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The leaders of India and Pakistan have each committed to greater cooperation in science and technology in order to accelerate economic and social development in South Asia.

Their agreement was contained in a broad-ranging statement issued at the end of a three-day meeting by the seven members of the South Asian Association for Regional Cooperation (SAARC), held in the Pakistan capital of Islamabad earlier this week.

The main outcome of the meeting was a landmark agreement between President Pervez Musharraf of Pakistan and Prime Minister Atal Behari Vajpayee of India to begin talks on the disputed region of Kashmir.

But such an agreement is likely to have a wide impact, as it is hoped to remove the major stumbling block to increased regional collaboration in a substantial number of areas, ranging from economic affairs to combating terrorism.

The SAARC Technical Committee on Science and Technology, currently chaired by India, will meet shortly to discuss practical ways of carrying forward the commitment made in Islamabad to enhanced collaboration in science and technology.

The Committee's annual meeting had originally been scheduled to be held before the Islamabad meeting, according to Yash Pal Kumar, head of India's Department of Science and Technology's international cooperation division, but was postponed until the outcome was known. "There is tremendous scope for cooperation now," Kumar told SciDev.Net.

One of the first areas in which the impact of the agreement could be felt, according to a top official in India's Department of Science and Technology, is in helping to remove obstacles to exchange visits by scientists from India and Pakistan, and to their participation in workshops.

The organisation of such scientific encounters has been made extremely difficult by mutual restrictions on the number of visas granted to scientists wishing to take part, and the cancellation of flights between the two countries.

The SAARC meeting was attended by heads of state and high-level delegations from each of its member states, namely Pakistan, India, Bangladesh, Bhutan, Maldives, Nepal and Sri Lanka.

In their final statement, the countries emphasise that "sharing of scientific and technological expertise, joint research and development and industrial application of higher technology should be encouraged and facilitated".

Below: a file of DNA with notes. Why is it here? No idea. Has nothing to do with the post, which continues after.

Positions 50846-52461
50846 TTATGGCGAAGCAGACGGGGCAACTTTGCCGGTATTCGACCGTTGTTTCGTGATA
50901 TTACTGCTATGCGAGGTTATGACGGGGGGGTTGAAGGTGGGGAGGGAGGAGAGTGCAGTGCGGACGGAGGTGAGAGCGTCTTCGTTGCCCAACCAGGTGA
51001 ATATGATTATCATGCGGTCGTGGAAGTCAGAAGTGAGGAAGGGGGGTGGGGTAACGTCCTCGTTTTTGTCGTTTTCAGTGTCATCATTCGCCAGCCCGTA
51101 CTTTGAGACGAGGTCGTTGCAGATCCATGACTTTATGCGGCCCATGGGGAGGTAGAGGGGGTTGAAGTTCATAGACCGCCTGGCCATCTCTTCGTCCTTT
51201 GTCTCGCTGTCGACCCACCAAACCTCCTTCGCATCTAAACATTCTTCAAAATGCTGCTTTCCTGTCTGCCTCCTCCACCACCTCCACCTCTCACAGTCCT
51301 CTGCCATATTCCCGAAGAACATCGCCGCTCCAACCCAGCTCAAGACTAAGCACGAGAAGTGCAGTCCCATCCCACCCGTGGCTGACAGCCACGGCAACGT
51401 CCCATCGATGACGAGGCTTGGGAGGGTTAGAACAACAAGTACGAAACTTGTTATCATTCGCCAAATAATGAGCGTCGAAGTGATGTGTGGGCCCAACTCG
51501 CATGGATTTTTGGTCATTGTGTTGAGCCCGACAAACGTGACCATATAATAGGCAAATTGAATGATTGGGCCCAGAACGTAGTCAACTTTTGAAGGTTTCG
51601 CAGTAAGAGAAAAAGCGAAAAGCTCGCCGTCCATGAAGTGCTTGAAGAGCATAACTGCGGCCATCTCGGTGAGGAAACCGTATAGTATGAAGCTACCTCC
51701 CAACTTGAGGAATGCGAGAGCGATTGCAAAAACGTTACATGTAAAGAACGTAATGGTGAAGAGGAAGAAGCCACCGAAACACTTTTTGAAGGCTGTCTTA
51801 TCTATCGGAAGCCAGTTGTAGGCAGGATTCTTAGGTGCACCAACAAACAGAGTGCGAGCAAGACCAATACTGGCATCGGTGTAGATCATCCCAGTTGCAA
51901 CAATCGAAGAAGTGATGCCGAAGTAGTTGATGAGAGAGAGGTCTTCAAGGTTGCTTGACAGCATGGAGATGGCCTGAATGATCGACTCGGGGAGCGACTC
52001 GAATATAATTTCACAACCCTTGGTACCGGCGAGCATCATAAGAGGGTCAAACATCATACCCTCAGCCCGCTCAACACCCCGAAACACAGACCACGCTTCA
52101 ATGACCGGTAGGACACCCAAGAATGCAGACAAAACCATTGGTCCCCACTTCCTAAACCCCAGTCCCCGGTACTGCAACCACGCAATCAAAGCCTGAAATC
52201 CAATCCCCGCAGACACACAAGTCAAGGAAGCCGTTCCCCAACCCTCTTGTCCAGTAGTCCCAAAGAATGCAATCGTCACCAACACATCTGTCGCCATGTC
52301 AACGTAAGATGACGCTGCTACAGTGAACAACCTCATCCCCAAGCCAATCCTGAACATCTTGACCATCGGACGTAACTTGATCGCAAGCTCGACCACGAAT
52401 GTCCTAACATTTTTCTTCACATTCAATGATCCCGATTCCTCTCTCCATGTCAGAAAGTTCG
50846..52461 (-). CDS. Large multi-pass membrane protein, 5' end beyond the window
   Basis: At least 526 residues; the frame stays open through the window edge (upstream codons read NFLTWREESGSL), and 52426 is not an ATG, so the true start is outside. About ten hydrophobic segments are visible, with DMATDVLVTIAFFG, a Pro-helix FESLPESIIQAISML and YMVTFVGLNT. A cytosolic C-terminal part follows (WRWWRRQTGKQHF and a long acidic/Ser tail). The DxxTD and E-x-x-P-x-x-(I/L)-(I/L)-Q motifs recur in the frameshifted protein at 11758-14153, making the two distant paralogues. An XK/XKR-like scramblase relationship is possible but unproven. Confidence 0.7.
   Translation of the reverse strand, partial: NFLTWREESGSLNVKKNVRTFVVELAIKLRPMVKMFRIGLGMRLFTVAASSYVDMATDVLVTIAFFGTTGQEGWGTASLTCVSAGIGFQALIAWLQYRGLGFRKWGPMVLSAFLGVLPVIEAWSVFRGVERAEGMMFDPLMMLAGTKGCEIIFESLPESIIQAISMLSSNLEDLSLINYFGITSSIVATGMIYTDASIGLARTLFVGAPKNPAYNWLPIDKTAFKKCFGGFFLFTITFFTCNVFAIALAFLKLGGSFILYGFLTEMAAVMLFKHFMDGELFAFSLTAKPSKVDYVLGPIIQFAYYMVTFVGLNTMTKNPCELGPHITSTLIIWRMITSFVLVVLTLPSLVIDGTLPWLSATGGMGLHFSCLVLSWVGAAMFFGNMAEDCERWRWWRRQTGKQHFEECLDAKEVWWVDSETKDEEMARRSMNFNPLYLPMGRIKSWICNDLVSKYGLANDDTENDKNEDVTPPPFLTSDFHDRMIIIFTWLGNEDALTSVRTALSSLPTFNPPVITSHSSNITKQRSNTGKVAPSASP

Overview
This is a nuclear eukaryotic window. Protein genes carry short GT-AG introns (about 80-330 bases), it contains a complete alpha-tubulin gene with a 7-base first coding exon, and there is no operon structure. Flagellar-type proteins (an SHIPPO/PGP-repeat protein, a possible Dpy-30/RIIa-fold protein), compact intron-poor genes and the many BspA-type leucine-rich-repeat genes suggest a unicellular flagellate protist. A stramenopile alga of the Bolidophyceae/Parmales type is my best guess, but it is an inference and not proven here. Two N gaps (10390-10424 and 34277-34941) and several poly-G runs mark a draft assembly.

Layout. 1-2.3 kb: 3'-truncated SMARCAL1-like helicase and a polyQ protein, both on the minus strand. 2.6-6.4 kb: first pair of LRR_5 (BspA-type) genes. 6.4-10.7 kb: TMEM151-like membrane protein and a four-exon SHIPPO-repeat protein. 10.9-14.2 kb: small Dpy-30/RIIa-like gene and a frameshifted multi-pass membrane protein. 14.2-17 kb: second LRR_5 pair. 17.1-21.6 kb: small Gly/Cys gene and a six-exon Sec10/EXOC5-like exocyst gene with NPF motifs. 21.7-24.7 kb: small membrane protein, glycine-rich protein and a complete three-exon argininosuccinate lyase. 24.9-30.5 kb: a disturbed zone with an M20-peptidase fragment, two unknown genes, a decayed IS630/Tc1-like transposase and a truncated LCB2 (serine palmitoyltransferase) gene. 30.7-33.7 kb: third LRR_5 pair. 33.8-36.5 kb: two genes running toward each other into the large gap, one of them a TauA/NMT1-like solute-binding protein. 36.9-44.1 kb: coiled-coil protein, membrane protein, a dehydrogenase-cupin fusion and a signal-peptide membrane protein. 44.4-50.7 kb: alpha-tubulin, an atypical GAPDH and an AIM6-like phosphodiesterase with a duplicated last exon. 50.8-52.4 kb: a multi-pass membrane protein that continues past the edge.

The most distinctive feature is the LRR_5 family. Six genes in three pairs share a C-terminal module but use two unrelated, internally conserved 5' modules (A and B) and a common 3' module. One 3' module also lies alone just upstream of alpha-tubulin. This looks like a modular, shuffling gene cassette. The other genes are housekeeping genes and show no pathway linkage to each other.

The SAARC members also endorsed an earlier proposal to establish a regional Health Surveillance Centre to deal with emerging and re-emerging diseases, and to set up a network of institutions dealing with malaria and other vector-borne diseases.

And they agreed that more attention should be given in each of their countries to the documentation of traditional knowledge "to safeguard Intellectual Property Rights (IPRs) in medicine" — an area in which India has recently taken several important initiatives.

In principle, a commitment to enhanced regional collaboration in science and technology has always been one of SAARC's priorities. In recent years, however, tension between India and Pakistan has effectively blocked such commitment being put into practice.

More recently, however, as relations between the two countries have begun to thaw, various concrete proposals for areas of potential collaboration have been closely examined.

In its meeting in July last year, the Technical Committee on Science and Technology identified six areas of cooperation — developing an institutional framework for biotechnology cooperation, plant tissue culture, research in medicinal and aromatic plants, vaccine and diagnostics for infectious diseases, aquaculture and human resource development.

India is currently revising a 'concept note' on an institutional framework for cooperation in biotechnology, after circulating it to member countries of SAARC for comment.

Technology transfer is also high on the agenda for discussion by the committee, with SAARC member states favouring modification to patent rights on technical solutions to common problems that they face.

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